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Tuesday, January 02, 2007

Presidential Historian Interviewed Gerald Ford

In September 1995, presidential historian Michael Beschloss, at the suggestion of Newsweek's then editor, the late Maynard Parker, called on former president Gerald Ford for a conversation about his life and career-on the condition that his remarks would not be published until after his death.

"In hindsight, what stands out most from our talk was Ford's frustration that the Republican Party hadlurched so far to the right," writes Beschloss in an essay as part of Newsweek's January 8, 2007 cover package, "Gerald R. Ford, 1913-2006."

" 'IfI'd been elected in '76,' Ford told Beschloss, 'the party wouldn't be as far right as it is at the present time ... I sure hope it comes back to the center.' Ford went on to complain about the 1992 GOP convention in Houston,where Pat Buchanan -- who had challenged President George H.W. Bush for that year's party nomination -- demanded that conservatives 'take back our culture,'" Beschloss writes.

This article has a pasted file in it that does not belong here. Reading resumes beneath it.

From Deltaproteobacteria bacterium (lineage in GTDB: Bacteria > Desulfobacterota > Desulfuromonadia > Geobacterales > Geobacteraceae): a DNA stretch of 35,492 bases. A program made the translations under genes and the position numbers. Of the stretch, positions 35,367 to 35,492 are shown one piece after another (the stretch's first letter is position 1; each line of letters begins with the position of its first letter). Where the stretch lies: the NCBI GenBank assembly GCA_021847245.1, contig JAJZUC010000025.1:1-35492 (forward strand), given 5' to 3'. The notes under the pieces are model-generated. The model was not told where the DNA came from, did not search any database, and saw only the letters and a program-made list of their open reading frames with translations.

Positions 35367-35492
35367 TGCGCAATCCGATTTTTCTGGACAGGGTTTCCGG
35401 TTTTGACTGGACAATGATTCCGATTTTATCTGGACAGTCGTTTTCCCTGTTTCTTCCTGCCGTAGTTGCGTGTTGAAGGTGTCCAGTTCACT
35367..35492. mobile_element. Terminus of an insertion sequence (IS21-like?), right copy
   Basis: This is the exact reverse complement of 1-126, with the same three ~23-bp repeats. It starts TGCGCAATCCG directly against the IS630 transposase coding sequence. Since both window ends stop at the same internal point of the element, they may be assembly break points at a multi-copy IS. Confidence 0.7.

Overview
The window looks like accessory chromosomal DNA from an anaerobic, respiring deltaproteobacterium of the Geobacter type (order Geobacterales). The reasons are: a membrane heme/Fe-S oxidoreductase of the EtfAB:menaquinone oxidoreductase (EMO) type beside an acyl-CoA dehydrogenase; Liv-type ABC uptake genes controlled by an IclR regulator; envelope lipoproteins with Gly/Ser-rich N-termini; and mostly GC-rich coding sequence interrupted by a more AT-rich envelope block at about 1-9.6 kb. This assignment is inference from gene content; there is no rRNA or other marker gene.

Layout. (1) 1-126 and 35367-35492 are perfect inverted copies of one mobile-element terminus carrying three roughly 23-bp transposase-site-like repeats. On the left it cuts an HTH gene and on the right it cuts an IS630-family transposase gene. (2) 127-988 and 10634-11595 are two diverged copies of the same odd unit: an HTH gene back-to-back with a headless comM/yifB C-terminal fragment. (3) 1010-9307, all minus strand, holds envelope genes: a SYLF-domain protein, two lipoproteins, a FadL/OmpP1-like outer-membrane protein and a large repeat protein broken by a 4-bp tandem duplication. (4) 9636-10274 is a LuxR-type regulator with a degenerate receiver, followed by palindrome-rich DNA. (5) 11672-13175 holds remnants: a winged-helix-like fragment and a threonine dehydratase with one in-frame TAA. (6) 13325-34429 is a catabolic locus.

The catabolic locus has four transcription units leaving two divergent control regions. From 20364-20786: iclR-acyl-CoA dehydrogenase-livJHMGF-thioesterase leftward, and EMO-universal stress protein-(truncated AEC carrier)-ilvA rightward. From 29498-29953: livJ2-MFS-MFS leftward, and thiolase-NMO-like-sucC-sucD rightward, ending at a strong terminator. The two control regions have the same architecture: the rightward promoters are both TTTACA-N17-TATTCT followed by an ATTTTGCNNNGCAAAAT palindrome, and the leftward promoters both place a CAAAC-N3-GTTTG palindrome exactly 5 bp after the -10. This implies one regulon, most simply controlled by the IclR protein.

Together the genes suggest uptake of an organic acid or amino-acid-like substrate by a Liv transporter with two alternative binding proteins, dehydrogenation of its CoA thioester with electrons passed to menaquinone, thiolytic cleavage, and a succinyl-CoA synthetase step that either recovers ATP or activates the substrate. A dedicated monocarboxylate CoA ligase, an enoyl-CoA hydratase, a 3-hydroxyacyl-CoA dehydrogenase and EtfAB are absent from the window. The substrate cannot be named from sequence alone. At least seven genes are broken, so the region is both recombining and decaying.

"The student of history can detect Gerald Ford's influence on America from Watergate to Iraq, from the presidencies of Richard Nixon to George W. Bush," he adds. "President for just 29 months, Ford changed the way we live, rescuing the White House from scandal, restoring a measure of confidence in politics and articulating a philosophy of robust executive power that influences President Bush even now," Beschloss writes. "After leaving office he was critical of the War Powers Resolution, which requires congressional consultation on issues of force, and he passed on his skepticism about a constrained presidency to his last two chiefs of staff, Vice President DickCheney and ex-Defense secretary Donald Rumsfeld. Ford's vision of power, then, has molded Bush 43's."

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